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I hate to say this, as I am not anywhere near an audiophile. But I have never really cared for the sound of the Yamahas. My ears lean more towards Marantz and some of the Denons, considering that they are in the price range that I live in. Maybe that is your weak link.


Just a thought and my .02, for what it is worth.


Mike
 

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Quote:
Originally Posted by madmanmax3000 /forum/post/15595645


This is all very good to know. I'm glad I decided to post on the forum before spending $2k on an amplifier expecting amazing gains from it.


I guess the issue that I have with my sound is its flatness. In my car I have an audiophile grade system and things sound very rich and have a warmth to them. The things I play on my home system have plenty of volume and range but lack the tonality that I get in the car. I'm looking to get a more lifelike sound.


The speakers I have are excellent at not influencing the signal in any way, so I know they aren't the problem. I assumed the issue was the amplifier in the AVR, but now I'm learning it isn't. What options might I consider at this point? I'm not sure what you mean by room treatment but essentially it is a studio apartment so it functions as a living room/bedroom and I'm not looking to put foam on the walls. I'm definitely interested in improving the sound quality over anything else.

Well, "room treatment" is basically stuff like putting foam on the wall. "Audiophile grade" is basically marketing verbiage though.


Unfortunately, there isn't necessarily a simple fix/answer. Part of it is that your car is a very different environment from your house. The good part is that since it's a much more "Fixed" environment, it's easier to compensate for the vagaries of the listening environment. The bad is that it is noisier and that causes problems of it's own and or may be affecting your perceptions of the sound.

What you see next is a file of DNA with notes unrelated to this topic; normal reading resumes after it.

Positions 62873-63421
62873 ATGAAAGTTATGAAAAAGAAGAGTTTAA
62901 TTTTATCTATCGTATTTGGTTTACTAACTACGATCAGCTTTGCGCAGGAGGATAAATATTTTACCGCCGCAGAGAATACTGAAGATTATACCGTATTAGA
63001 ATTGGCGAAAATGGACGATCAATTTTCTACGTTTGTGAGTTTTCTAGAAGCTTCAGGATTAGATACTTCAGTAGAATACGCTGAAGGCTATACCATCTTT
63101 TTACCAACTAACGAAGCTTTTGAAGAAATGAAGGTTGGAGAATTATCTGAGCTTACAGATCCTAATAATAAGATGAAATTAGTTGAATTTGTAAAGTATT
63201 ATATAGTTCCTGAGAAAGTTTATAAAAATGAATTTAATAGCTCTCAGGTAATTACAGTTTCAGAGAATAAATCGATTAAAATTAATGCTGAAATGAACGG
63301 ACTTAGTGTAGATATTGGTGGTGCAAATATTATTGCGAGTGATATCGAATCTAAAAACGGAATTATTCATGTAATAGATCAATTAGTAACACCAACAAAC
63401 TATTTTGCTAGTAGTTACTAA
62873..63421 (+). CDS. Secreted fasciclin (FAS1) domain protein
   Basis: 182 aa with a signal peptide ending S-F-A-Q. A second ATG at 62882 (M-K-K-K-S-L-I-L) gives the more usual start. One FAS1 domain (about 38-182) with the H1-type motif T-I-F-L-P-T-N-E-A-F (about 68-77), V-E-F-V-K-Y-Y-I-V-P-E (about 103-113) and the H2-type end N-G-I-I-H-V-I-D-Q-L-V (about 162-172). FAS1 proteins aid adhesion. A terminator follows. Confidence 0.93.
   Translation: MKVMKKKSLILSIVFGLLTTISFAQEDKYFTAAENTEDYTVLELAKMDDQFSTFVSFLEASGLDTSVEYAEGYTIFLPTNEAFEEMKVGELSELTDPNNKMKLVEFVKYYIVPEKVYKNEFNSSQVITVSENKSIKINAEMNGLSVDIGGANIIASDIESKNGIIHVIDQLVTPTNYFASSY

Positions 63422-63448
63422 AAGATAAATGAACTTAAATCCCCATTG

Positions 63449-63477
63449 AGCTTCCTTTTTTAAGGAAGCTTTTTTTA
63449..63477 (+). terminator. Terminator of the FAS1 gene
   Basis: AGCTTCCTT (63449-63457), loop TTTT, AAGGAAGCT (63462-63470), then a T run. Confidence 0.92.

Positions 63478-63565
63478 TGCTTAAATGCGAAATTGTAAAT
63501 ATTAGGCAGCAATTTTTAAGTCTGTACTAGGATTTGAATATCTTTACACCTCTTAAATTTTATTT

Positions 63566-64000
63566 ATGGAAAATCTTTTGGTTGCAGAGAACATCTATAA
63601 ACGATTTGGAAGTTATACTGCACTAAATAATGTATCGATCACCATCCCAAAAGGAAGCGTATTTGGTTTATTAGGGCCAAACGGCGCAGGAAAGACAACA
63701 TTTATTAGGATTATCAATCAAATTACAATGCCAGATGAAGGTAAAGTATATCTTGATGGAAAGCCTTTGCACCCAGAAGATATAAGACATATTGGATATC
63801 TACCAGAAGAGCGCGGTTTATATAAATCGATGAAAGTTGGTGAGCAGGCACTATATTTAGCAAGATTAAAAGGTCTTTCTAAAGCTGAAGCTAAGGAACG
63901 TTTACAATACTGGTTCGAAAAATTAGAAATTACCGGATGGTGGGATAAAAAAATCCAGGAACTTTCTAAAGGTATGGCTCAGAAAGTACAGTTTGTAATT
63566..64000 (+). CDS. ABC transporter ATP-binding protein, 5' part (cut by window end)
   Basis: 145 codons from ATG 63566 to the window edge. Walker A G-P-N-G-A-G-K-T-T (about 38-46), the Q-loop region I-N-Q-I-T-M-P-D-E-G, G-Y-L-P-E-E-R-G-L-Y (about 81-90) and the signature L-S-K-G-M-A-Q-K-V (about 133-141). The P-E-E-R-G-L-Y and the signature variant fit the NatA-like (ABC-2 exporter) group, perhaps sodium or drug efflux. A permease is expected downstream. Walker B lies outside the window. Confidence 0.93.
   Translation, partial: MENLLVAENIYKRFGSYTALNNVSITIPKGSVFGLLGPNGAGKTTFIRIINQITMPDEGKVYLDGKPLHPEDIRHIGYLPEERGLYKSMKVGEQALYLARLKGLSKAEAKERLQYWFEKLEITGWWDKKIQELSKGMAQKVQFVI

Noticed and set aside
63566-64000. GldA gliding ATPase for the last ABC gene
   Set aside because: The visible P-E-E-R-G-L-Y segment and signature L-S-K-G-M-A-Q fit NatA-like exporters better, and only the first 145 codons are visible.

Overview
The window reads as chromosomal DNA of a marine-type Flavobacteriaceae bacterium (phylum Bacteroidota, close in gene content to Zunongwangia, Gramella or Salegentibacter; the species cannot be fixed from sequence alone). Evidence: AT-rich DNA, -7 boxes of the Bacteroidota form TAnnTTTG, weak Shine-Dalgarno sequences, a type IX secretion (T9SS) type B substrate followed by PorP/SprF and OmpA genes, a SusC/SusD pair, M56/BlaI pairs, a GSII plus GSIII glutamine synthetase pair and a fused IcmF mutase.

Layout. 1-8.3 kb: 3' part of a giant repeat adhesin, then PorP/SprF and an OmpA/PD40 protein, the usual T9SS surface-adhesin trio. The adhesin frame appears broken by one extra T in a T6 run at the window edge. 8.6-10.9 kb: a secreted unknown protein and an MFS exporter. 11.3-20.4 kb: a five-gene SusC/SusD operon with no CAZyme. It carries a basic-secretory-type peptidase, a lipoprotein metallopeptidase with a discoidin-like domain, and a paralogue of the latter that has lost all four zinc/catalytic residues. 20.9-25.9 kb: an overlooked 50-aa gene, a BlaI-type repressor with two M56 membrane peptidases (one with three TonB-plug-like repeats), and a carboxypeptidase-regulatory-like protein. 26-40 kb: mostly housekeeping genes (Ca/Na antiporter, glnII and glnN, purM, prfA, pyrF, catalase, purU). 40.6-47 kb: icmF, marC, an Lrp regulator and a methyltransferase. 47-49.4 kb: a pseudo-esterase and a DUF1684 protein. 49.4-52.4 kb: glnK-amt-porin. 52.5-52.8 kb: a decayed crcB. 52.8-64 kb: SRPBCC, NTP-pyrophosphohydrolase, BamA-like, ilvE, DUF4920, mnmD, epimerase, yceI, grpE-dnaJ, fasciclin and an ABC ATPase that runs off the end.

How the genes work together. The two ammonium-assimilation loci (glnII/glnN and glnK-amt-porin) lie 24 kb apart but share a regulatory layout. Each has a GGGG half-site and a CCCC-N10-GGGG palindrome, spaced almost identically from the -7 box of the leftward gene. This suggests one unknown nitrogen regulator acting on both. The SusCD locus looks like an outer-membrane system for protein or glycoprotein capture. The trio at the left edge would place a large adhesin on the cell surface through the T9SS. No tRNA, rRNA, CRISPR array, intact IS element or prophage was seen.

It is entirely possible for example that the sound in your car is actually a less accurate reproduction of the source, than your home is, but that it is "bad" in a way that you actually prefer. Tube amps are kind of like this, they actually cause more distortion than transistor based amps, but it's a "warm" distortion that some people find pleasing.


Have you used the Room Equalization function on your Yamaha? It's called "Yamaha Parametric Room Acoustic Optimizer (YPAO)". That can help, possibly significantly.


You might want to double check the setting on things like if your speakers are set to "large" or "small" (they should be small). If they are trying to produce low bass, that could rob you of power for the midrange.


It might be worthwhile, picking up a Radio Shack SPL meter (sound pressure level) and a calibration disk like Avia (that can help improve your video configuration as well).


I'm not sure what to suggest beyond that.
 

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To play Devils Advocate, there is a large school of thought that says you can not tell what something sounds like by reading a spec sheet. If it were that easy then the manufacturers would just target the specs and all would be well in the audio industry.
 

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Quote: